- Most importantly: evaluate ALL costs (development, maintenance, setup, etc.) of a solution, not just the software licensing and hosting costs. For example: WordPress is free and can be run on a cheap Web host, but has significant "hidden" costs in installation, configuration and ongoing maintenance that aren't always apparent. A hosted solution like LightCMS might seem more costly up front due to the higher monthly fee, but it doesn't have the same headaches or ongoing costs as a self-hosted platform.
CMS formerly used: Expression Engine
CMS currently being used: Drupal
We use our CMS for extending the reach of our nonprofit, Full Plate Living. We provide education to address health issues with food and transform our global audience's weight loss goals. We use our site to deliver free blog articles as well as our paid learning platform where users can learn about things like healthy dining options and sustainable weight loss.
As we set out to extend our reach and impact we knew we needed a robust platform - one that had already solved most issues that websites encounter. We wanted to build an interactive platform that allowed us to be more nimble and spend less money solving common issues.
We decided to work with Drupal because Drupal is a community of people committed to making better websites and doing it with standards. We knew we could leverage that to give us the flexibility we would and still need. We hired Web design firm and Drupal experts, Four Kitchens, to assist us in the process of building our platform.
We made the live transition to Drupal from Expression Engine in December of 2012. Drupal has solved more issues than I could begin to measure. Specifically, one major issue is the ability for content editors to easily edit any content type from the live view. The team no longer has to waste time hunting the page down in the admin side.
There were just so many issues with our former site, and if we knew the convenience of Drupal beforehand - we would have transitioned sooner!
Think about the community that is involved with the CMS. Research their followers online, and if you are able to attend a conference, meet contributors and hear a keynote speaker, even better. Having the opportunity to meet the engaged, vibrant and intelligent Drupal community really made a huge difference to me, and added to the easy decision it was for us to decide to go with Drupal.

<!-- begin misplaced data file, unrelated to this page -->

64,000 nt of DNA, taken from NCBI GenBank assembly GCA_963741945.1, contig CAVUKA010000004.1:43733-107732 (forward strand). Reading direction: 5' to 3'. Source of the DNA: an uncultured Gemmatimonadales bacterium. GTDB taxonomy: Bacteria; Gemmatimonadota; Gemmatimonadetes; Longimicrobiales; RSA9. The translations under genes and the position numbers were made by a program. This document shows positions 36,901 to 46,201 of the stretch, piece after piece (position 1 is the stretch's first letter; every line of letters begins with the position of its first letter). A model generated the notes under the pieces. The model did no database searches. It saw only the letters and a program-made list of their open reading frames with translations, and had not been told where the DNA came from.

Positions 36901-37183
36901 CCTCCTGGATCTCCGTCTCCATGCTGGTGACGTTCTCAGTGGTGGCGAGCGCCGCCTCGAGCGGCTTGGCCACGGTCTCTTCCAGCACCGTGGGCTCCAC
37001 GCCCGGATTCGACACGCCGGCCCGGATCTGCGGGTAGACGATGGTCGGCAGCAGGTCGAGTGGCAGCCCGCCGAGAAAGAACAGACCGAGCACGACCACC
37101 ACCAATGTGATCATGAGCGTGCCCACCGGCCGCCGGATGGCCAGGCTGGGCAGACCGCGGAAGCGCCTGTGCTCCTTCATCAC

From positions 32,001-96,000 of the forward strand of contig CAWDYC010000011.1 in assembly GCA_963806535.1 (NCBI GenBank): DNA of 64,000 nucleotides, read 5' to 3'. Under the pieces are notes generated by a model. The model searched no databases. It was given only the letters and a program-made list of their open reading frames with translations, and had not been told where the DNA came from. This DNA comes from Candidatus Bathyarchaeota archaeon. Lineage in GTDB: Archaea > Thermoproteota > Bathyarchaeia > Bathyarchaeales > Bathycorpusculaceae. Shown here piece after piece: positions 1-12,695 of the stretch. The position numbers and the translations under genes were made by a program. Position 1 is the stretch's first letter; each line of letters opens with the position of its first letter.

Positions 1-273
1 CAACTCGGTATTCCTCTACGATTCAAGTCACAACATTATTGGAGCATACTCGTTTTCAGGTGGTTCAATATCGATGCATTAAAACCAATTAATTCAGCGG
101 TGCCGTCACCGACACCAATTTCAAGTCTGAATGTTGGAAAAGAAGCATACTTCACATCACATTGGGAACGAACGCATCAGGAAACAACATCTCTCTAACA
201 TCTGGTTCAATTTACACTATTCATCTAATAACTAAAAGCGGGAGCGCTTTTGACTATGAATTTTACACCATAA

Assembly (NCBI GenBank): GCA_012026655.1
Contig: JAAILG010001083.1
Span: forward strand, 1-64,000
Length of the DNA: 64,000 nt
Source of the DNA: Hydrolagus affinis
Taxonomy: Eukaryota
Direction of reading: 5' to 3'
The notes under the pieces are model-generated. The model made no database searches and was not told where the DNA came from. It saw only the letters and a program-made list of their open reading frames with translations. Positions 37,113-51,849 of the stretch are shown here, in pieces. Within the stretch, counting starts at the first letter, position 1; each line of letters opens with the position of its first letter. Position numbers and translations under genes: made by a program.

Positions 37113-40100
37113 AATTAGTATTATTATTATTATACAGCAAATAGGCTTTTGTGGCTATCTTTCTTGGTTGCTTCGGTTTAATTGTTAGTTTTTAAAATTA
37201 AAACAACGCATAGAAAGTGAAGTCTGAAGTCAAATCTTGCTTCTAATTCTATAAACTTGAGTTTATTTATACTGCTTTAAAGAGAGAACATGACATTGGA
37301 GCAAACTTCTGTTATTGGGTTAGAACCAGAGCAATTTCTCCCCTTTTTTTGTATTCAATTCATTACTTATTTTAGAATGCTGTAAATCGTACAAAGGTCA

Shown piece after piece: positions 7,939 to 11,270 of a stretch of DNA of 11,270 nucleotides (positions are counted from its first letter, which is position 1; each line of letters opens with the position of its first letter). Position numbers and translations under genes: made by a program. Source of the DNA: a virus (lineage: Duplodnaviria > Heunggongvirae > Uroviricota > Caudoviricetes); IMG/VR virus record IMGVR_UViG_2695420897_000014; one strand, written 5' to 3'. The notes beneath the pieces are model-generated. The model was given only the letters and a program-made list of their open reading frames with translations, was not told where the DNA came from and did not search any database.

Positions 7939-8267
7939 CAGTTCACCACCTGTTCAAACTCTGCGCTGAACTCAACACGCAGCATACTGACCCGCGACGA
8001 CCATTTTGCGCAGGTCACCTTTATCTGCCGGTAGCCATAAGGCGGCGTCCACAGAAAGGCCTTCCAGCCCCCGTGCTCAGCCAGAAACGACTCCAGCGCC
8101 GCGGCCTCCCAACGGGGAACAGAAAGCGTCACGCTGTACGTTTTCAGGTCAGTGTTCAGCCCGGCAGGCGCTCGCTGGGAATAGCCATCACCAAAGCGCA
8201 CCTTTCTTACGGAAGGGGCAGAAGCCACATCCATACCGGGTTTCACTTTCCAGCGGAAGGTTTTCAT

CMS formerly used: Joomla!
CMS currently being used: WordPress
Mostly content generation, with some additional functionality like social media integration, photo galleries and article management.
I pushed for a change in site structure and speed for SEO purposes.
I used Joomla! for quite some time, back from when it was called Mambo (they switched the name in 2005). I switched to WordPress about 10 months ago because I needed a cleaner, faster site, that was easier for my clients and associates to generate content for. Part of good SEO is site speed, which includes smaller code footprints and a cleaner site structure. Joomla! Is great for a lot of things, but the CMS includes a lot of plugins out of the box, and it really adds a lot more unnecessary code for most sites. It's great if you need a site that has a large breadth of functionality, but for the average blog or article site, WordPress is much more efficient. Now my site runs with just one CSS file and very few plugins, and the loading time for a site with the same content was cut by about 60 percent.